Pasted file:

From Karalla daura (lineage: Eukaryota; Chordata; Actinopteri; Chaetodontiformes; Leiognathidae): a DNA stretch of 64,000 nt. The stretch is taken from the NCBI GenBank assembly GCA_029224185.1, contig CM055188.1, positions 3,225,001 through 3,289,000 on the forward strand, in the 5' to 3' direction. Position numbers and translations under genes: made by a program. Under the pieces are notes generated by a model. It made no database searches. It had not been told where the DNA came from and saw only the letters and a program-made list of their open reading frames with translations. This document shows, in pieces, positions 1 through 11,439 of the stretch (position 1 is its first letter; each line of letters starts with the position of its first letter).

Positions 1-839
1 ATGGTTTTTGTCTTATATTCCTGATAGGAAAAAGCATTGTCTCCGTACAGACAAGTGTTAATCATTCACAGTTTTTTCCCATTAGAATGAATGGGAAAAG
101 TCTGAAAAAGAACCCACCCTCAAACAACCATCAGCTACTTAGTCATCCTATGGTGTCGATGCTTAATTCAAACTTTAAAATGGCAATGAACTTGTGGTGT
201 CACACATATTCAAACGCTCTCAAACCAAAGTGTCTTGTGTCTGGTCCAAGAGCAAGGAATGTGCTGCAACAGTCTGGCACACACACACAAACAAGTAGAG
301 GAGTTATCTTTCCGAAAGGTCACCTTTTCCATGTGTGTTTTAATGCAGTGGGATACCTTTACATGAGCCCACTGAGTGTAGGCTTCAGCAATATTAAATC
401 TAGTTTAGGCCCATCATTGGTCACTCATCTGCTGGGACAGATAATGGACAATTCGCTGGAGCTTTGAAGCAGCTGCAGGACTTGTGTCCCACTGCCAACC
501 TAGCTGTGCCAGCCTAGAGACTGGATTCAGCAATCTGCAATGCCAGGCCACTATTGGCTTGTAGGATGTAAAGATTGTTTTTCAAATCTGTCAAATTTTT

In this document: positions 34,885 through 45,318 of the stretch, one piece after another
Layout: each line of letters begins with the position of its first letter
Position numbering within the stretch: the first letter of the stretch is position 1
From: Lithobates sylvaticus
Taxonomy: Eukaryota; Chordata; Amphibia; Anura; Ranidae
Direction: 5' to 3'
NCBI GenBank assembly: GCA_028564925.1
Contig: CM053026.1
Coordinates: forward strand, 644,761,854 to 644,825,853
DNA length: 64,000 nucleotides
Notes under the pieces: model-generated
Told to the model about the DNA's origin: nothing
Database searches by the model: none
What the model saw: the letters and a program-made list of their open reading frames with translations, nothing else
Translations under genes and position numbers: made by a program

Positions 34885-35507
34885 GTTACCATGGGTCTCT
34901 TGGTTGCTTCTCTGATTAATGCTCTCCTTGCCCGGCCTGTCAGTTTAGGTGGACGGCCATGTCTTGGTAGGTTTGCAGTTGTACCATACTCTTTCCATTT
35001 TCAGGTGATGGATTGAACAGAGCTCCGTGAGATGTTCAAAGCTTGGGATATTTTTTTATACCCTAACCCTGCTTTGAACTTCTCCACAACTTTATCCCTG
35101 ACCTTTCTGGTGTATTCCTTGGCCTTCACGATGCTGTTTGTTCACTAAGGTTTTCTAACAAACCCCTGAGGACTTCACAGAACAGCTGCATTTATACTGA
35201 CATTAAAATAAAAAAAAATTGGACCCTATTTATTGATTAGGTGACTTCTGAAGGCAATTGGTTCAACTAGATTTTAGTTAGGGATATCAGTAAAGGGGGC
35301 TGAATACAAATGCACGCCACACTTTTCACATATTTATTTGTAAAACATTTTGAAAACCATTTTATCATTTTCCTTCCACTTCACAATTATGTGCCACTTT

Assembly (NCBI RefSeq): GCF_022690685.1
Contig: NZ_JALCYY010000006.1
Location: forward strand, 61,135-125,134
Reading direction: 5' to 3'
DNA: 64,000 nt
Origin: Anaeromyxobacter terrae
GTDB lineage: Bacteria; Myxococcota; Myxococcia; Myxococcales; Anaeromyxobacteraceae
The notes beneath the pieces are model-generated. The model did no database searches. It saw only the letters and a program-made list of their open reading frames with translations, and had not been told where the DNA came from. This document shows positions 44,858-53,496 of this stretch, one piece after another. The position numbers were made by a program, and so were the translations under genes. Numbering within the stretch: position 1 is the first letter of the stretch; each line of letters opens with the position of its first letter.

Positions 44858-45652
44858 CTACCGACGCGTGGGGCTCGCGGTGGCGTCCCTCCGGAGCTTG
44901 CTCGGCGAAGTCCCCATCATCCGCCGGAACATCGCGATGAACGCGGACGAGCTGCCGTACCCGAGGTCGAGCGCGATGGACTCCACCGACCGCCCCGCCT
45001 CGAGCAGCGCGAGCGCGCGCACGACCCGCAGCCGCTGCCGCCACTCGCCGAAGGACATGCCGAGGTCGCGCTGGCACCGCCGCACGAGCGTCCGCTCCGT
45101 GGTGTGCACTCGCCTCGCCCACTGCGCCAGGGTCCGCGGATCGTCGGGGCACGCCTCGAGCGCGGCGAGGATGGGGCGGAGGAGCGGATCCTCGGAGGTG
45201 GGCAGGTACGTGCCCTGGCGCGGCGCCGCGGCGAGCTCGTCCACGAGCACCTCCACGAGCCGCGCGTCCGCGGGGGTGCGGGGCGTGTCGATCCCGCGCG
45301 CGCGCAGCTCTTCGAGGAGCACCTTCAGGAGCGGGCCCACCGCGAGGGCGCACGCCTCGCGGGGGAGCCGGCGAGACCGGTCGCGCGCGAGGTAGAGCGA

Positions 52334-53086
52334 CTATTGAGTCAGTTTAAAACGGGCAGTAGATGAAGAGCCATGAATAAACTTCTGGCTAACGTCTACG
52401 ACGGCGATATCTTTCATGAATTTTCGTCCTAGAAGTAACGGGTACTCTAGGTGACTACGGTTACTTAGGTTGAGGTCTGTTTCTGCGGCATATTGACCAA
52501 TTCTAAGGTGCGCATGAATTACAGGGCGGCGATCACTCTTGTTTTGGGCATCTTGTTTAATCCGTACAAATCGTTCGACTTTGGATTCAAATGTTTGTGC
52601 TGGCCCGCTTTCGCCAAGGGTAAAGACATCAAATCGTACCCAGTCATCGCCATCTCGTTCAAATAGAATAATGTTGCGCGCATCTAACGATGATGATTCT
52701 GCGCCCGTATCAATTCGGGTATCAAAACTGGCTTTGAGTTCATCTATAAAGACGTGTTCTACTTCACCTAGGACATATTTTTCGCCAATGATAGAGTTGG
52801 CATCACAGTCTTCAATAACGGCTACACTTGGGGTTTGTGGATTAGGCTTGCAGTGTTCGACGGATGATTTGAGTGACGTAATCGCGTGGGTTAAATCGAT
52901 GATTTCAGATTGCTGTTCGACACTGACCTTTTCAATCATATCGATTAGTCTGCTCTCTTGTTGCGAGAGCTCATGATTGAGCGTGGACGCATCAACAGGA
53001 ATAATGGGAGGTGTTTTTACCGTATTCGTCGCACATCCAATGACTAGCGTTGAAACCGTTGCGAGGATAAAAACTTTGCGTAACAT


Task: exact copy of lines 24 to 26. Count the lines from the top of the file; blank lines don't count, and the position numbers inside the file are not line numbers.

Positions 34885-35507
34885 GTTACCATGGGTCTCT
34901 TGGTTGCTTCTCTGATTAATGCTCTCCTTGCCCGGCCTGTCAGTTTAGGTGGACGGCCATGTCTTGGTAGGTTTGCAGTTGTACCATACTCTTTCCATTT